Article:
The Federal Reserve is “widely expected” to begin raising interest rates this year though the path remains uncertain, with policymakers deciding subsequent policy moves on a meeting-by-meeting basis, a top Fed official said on Monday.
Stanley Fischer, the Fed’s second-in-command, appeared to lay the groundwork for a less predictable future of monetary policy, where economic data and unexpected geo-political risks could prompt the Fed to raise, or lower rates on the run.
Explicit policy promises, he said, would play less of a role.
“Whatever the state of the economy, the federal funds rate will be set at each FOMC meeting,” Fischer said in remarks at The Economic Club of New York.
The Fed last week took another step in preparing the market for its first rate hike since 2006, but its dim economic forecast and dovish comments from Fed Chair Janet Yellen signaled that the central bank would not be prepared to move until later in the year.
“It is well expected that the rate will lift off before the end of this year,” Fischer, a close ally of Fed Chair Janet Yellen, said in prepared remarks.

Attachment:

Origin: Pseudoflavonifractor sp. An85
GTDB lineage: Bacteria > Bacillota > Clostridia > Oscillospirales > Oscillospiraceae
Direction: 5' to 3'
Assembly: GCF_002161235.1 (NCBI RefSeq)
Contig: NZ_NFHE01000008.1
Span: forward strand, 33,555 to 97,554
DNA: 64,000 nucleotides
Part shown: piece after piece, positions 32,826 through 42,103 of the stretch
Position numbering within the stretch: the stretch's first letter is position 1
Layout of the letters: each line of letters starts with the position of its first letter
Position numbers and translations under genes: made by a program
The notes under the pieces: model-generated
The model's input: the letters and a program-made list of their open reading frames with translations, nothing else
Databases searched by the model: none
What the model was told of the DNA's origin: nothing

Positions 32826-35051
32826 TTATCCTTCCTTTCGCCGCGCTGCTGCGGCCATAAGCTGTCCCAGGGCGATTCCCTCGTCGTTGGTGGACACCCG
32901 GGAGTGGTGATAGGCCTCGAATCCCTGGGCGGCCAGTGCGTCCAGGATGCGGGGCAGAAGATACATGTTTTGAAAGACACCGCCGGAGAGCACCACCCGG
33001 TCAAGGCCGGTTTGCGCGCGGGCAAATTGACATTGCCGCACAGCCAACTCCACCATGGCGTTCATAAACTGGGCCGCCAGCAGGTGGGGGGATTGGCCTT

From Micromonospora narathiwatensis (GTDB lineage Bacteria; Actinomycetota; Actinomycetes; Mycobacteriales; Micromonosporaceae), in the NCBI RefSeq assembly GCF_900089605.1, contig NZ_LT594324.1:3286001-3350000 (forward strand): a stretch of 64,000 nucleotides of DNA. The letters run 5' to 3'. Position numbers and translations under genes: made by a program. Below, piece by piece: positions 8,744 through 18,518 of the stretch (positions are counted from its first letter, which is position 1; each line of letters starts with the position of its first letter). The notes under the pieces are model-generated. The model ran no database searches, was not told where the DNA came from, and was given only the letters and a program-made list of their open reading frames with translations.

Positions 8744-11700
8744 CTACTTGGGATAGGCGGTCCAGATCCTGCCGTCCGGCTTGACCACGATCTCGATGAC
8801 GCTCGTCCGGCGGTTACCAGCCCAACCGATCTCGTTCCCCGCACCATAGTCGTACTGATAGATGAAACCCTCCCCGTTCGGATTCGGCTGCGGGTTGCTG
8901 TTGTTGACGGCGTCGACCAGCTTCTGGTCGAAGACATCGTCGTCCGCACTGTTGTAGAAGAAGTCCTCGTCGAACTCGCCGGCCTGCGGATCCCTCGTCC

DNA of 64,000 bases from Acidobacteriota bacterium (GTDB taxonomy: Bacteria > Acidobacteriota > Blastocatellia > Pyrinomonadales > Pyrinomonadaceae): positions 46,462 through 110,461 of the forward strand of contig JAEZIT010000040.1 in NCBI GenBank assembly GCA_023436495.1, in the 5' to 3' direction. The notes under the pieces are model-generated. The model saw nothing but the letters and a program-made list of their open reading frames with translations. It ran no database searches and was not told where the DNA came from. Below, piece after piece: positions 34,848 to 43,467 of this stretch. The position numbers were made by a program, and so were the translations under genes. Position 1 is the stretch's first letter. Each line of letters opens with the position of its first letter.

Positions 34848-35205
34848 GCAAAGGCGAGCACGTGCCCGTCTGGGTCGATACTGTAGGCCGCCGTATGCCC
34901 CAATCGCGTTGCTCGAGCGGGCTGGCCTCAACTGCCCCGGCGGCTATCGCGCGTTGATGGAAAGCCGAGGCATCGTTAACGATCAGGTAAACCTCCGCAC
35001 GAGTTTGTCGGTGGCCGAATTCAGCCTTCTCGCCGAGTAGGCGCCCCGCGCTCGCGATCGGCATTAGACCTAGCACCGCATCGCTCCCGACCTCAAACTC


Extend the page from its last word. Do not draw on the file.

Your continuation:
Fischer cited significant economic progress and a labor market that was nearing full employment. In upbeat remarks, he did, however, say that the strong dollar may offset some benefits of monetary accommodation.
Fischer said the tightening would come “when there has been further improvement in the labor market and we are reasonably confident that inflation will move back to our 2% objective over the medium term.”
He added that a smooth series of future rate rises “will almost certainly not be realized, because, inevitably, the economy will encounter shocks.” He stressed that the Fed would be considering moving its key policy rate “up and down” in the future.
Fischer said he expected the Fed’s tools for tightening would be adequate, though tools, such as its overnight reverse repurchase program (ON RRPs), contained risks.
“For example, a large and persistent program could have unanticipated and adverse effects on the structure of money markets,” Fischer said, explaining that in times of stress, flight to quality demand for the program could disrupt money flows.